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A New Approach to Conferences: Lessons from Ted Talks, pubs, and anthropology

In the past year, I’ve been part of a 1-day event - the LTAD Playground – being conducted across the U.S. to raise awareness, educate and help key stakeholders implement long-term athletic development in their school, club, or community. This event has a purposeful and unique format that has been shared with others who will be incorporating some or all of its aspects into upcoming conferences and professional development workshops. 

 The purpose of this article is to highlight its rationale and some specifics with the hope that others, including national organizations, will adopt aspects for enhanced learning and sharing of information, ideas, and practical hands-on experiences.

 The public house and the germination of ideas

Many of us have experienced and acknowledge that some of the best ideas and conversations are shared in a public house – otherwise known as ‘the pub’ (or could also be a coffeehouse for that matter). As defined by Wikipedia, “the pub is a relaxed, social establishment and in many places a focal point of the community”.  Indeed, what better place, or more practically, what better format than that of the pub – a shared conversation around a table.

 Ted Talks and shared conversations: a recipe for stimulation and involvement

We are all familiar with the typical conference format: A presenter gets up in front of the group and presents for 45-50 minutes. Then maybe a short 5-10 min Q&A in which sometimes only 1 question is asked. Then, we are onto our next 45-50 min presentation, etc. ….. So, that’s 1 person dominating the conversation with many attendees not saying a word all day. With all due respect to the presenters, there are just too many darn smart and experienced people to just let just 1 single person control the dialogue!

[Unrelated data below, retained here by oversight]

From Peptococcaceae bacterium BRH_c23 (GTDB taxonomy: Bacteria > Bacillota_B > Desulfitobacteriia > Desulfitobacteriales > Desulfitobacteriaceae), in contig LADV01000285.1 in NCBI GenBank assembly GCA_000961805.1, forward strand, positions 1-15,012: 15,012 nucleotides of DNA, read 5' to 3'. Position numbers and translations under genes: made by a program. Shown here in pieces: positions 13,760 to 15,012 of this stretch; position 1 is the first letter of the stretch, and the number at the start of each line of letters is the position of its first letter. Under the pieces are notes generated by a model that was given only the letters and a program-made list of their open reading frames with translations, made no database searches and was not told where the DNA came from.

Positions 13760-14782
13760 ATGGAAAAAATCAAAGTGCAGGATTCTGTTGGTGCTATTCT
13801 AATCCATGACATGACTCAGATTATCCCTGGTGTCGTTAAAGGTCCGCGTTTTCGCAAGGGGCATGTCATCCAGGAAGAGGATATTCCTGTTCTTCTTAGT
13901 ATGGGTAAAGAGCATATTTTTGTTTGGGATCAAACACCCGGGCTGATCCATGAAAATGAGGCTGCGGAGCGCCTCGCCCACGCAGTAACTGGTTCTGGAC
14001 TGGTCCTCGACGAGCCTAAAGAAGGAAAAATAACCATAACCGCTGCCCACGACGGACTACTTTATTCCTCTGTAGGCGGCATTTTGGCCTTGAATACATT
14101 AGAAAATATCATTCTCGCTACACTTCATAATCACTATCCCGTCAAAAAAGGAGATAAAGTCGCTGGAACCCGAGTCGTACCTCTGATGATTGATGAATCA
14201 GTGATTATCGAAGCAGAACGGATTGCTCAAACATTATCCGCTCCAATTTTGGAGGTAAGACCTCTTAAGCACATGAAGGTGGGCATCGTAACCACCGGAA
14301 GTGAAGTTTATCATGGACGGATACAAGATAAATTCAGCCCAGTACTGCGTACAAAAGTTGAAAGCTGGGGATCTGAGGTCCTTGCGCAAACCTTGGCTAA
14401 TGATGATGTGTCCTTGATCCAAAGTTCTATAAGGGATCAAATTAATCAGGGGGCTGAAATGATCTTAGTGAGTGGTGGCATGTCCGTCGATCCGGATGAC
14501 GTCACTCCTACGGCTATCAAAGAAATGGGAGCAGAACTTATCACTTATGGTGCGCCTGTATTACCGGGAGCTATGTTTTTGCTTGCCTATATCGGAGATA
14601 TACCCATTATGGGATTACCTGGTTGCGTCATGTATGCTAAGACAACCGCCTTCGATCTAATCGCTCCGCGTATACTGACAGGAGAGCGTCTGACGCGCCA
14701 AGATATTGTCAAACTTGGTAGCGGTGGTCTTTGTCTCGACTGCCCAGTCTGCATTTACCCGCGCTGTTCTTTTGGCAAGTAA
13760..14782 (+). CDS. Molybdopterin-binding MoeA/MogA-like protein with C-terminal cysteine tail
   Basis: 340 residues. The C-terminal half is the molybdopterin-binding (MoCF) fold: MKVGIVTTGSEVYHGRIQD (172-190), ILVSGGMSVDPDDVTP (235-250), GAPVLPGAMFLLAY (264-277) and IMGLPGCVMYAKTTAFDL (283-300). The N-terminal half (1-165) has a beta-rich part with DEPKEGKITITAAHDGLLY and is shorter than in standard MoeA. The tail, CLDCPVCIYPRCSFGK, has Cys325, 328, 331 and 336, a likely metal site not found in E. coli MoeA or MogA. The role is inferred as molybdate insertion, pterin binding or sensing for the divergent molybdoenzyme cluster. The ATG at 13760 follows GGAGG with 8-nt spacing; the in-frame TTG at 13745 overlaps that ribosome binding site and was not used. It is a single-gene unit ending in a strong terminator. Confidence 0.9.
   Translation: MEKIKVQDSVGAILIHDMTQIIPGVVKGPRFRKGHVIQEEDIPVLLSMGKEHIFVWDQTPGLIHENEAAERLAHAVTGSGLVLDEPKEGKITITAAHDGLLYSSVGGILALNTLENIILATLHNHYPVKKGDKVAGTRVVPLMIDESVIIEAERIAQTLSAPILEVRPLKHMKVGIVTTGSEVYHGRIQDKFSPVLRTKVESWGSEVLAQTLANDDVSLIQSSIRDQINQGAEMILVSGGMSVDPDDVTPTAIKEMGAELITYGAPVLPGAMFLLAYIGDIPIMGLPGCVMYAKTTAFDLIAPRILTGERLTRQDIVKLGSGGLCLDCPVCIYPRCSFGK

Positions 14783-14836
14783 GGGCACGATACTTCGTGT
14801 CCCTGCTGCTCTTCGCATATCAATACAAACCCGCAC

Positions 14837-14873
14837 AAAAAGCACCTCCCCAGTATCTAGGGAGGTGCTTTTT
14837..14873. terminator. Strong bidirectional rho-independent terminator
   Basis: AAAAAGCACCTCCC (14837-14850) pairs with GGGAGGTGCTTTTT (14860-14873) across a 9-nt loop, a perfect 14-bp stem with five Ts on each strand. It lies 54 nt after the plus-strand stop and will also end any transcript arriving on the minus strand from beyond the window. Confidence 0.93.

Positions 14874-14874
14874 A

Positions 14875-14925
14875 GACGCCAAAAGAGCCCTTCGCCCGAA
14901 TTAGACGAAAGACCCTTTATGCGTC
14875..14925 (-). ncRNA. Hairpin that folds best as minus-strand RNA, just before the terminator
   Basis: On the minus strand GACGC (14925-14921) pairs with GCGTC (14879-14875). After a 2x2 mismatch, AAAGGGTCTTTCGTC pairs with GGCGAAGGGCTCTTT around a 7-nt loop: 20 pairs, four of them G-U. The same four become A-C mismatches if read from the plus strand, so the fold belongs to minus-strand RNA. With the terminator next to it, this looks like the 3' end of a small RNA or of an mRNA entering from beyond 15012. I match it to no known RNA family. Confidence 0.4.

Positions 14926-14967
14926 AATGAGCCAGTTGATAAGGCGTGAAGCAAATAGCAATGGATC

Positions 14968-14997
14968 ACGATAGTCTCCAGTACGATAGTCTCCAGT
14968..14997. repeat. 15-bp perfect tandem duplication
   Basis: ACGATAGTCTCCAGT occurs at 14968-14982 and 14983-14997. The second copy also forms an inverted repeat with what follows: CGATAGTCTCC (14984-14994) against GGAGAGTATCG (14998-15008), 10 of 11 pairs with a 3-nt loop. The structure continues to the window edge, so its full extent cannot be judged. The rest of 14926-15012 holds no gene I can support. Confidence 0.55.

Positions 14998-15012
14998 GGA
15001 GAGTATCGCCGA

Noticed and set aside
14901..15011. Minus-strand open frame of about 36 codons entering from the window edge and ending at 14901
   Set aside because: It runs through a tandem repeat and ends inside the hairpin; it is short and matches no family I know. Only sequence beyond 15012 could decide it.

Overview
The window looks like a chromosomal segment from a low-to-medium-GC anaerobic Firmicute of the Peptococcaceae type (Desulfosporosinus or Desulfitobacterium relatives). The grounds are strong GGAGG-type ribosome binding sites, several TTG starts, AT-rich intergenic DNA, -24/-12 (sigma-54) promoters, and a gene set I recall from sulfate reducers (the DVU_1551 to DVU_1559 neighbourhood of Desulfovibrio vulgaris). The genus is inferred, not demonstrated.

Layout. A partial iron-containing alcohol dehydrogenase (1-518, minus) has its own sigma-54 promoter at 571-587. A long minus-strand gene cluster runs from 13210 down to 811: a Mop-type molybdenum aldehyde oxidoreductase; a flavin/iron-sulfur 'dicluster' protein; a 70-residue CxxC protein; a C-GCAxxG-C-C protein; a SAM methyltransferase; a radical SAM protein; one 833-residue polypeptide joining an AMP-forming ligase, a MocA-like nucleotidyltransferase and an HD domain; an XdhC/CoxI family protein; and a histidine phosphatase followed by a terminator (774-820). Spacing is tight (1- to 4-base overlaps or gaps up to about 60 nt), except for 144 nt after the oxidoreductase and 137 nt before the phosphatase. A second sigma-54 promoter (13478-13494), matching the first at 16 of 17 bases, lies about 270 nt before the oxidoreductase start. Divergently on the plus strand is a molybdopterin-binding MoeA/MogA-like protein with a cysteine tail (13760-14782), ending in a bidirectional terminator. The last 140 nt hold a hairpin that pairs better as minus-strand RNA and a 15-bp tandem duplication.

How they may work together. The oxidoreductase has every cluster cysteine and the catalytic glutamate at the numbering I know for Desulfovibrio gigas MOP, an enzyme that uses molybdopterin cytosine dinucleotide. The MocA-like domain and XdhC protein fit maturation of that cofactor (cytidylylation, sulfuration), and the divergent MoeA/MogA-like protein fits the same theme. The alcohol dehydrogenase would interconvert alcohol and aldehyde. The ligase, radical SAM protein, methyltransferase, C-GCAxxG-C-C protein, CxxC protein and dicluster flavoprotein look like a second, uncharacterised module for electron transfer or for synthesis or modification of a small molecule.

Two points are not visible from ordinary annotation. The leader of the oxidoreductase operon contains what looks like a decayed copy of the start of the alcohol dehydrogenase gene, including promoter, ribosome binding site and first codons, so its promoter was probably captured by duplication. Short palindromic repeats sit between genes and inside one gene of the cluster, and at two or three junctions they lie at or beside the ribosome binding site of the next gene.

In May 2017, I attended the USOC High Performance Summit, where the 50-min presentations were followed by 20-30 min small group breakouts (just like in the pub!).  This got me thinking. What about 18-minute Ted-Talks followed by small group discussion?

 I’m a huge fan of Ted Talks and have read the book ‘Talk Like Ted’, where the scientific underpinnings of the 18-minute rule are discussed.  Basically, humans get a cognitive backlog after listening for longer than 18 minutes.  In addition, this time constraint forces the presenter to cull down what they want to say.  They basically need to be clear and concise getting right to the key points.

 Then, each 18-minute presentation is followed with a 10-min shared discussion at a round table (literally, a round table) where about 4-6 individuals can easily share a conversation.  Each attendee brings a unique and different background, knowledge and experiences to share – and humans want to be heard!

So, image listening to Presenter A (put in your favorite presenter here) discuss Topic A (a favorite topic here) for 18-minutes and then responding to the talk and also sharing your experiences or approaches or thoughts with 4 other attendees around a table. Wow! Everyone gets to participate and learn from each other.

 Note: Having only 4-6 people at each table is purposeful. It follows the “2-pizza rule” of Amazon CEO Jeff Bezos, which has been shown to enhance productivity. And, it supports the number of people whom we would consider in our “inner circle” and hold the most meaning and connection per the anthropologist evolutionary psychologist Robin Dunbar (see Dunbar’s number). Think about a pre-historic family huddled around the fire listening to stories. Similar to the pub, eh!